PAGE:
Gold and the Problem of Capital Storage

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"Given accelerating price increases, why hurry to extract the gold?"

One of the reasons gold retains its competitiveness as a capital-storage unit is the rather slow and plodding rate at which supply is brought to market. Since 1900, compound annual growth of world gold production comes in at 1.098%—below the increase for a number of other natural resources and, in particular, well, well below the rate of credit production—the "resource" that now plagues the developed world. Indeed, the overproduction of credit the past 25 years has once again driven capital back into hard assets like gold. This brings up an intriguing subject—the conversion of resources into financial capital and the conversation of financial capital back into resources. Let's take a look at the chart. . .

World Gold Production 1900-2008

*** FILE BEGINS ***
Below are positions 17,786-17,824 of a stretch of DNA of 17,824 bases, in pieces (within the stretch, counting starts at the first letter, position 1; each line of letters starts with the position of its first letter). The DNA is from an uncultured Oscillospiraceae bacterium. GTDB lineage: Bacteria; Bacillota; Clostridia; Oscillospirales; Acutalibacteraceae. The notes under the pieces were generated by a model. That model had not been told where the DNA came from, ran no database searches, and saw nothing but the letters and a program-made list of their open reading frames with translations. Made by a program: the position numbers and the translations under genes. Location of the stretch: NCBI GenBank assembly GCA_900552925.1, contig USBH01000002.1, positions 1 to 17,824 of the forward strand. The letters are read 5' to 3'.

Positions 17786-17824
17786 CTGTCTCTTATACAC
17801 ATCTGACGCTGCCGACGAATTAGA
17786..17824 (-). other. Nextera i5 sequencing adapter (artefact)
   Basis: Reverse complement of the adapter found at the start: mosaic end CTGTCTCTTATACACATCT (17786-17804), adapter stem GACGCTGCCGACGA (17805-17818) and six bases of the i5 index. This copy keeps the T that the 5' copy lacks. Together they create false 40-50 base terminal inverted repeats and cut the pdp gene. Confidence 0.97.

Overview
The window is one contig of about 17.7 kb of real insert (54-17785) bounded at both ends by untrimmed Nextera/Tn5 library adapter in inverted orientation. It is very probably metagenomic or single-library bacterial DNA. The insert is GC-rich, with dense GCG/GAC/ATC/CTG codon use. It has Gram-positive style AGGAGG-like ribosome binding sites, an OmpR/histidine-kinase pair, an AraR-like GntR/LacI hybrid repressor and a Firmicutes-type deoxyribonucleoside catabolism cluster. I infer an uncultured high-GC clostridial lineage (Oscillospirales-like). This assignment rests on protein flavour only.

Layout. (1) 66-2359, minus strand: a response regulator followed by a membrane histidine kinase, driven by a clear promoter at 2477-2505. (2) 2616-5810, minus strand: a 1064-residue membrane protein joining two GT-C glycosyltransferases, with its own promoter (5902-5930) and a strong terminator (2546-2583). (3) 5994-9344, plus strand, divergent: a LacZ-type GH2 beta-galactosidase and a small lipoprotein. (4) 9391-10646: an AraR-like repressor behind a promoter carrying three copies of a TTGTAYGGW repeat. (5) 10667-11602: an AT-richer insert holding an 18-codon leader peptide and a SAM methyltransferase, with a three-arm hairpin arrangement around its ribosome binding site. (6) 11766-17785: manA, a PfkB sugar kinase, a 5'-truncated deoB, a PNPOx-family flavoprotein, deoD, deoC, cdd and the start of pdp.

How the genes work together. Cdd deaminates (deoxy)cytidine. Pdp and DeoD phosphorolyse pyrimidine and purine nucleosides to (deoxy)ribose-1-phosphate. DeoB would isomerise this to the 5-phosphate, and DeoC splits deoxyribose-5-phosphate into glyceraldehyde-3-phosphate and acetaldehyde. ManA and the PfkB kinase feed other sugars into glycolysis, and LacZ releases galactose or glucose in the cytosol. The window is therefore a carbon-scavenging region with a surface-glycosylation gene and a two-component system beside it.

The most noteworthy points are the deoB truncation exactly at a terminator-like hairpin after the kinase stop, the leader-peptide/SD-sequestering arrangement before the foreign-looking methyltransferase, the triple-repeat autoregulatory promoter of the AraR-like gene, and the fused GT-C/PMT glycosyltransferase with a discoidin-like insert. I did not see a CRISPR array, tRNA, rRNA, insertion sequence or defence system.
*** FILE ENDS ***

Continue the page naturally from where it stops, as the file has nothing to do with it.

The migration of capital, between the world of natural resources and that of finance, has been addressed by numerous thinkers, one of the more compelling being Harold Hotelling. Writing in the Journal of Political Economy in 1931, Hotelling proposed that a rational producer of resources would only be inclined to extract and sell that resource if the investment opportunities available with the capital proceeds were greater than simply leaving it to appreciate in the ground. Given Hotelling's theory of resource extraction, what has happened to gold production since 2000? Does the chart reflect geological and cost limits to increasing gold production, even as the price rose from $250/oz.–$1,000/oz.? Or, has there been some moderate yet gathering decision by global gold producers to extract gold more slowly? After all, why extract gold to merely convert gold into paper currency, beyond the need to pay for the cost of production and provide, say, a dividend to shareholders? Given the rate at which the price has been rising, why hurry to extract the gold?

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